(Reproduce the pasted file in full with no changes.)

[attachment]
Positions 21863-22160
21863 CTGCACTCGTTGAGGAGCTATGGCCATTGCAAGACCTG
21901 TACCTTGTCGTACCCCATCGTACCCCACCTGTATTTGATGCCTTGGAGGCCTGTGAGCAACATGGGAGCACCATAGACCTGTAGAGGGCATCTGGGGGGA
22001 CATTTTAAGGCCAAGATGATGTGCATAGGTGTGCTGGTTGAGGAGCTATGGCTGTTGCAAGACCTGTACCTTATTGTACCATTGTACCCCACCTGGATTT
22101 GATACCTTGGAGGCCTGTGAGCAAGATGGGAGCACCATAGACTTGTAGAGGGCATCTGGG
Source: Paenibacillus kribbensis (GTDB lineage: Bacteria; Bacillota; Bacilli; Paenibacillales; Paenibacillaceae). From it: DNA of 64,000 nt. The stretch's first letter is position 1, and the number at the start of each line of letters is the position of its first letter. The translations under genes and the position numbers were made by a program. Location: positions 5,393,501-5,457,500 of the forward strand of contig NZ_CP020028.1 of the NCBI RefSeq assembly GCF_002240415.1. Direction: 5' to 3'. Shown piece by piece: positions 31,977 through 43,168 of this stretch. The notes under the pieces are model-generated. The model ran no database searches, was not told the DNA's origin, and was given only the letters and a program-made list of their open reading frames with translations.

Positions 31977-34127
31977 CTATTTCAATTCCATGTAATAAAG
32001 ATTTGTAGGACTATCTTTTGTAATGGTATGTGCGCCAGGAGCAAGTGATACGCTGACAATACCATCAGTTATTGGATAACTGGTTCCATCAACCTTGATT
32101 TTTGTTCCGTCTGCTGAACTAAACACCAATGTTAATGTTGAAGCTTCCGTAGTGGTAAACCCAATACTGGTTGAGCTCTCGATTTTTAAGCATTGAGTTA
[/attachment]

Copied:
Positions 21863-22160
21863 CTGCACTCGTTGAGGAGCTATGGCCATTGCAAGACCTG
21901 TACCTTGTCGTACCCCATCGTACCCCACCTGTATTTGATGCCTTGGAGGCCTGTGAGCAACATGGGAGCACCATAGACCTGTAGAGGGCATCTGGGGGGA
22001 CATTTTAAGGCCAAGATGATGTGCATAGGTGTGCTGGTTGAGGAGCTATGGCTGTTGCAAGACCTGTACCTTATTGTACCATTGTACCCCACCTGGATTT
22101 GATACCTTGGAGGCCTGTGAGCAAGATGGGAGCACCATAGACTTGTAGAGGGCATCTGGG
Source: Paenibacillus kribbensis (GTDB lineage: Bacteria; Bacillota; Bacilli; Paenibacillales; Paenibacillaceae). From it: DNA of 64,000 nt. The stretch's first letter is position 1, and the number at the start of each line of letters is the position of its first letter. The translations under genes and the position numbers were made by a program. Location: positions 5,393,501-5,457,500 of the forward strand of contig NZ_CP020028.1 of the NCBI RefSeq assembly GCF_002240415.1. Direction: 5' to 3'. Shown piece by piece: positions 31,977 through 43,168 of this stretch. The notes under the pieces are model-generated. The model ran no database searches, was not told the DNA's origin, and was given only the letters and a program-made list of their open reading frames with translations.

Positions 31977-34127
31977 CTATTTCAATTCCATGTAATAAAG
32001 ATTTGTAGGACTATCTTTTGTAATGGTATGTGCGCCAGGAGCAAGTGATACGCTGACAATACCATCAGTTATTGGATAACTGGTTCCATCAACCTTGATT
32101 TTTGTTCCGTCTGCTGAACTAAACACCAATGTTAATGTTGAAGCTTCCGTAGTGGTAAACCCAATACTGGTTGAGCTCTCGATTTTTAAGCATTGAGTTA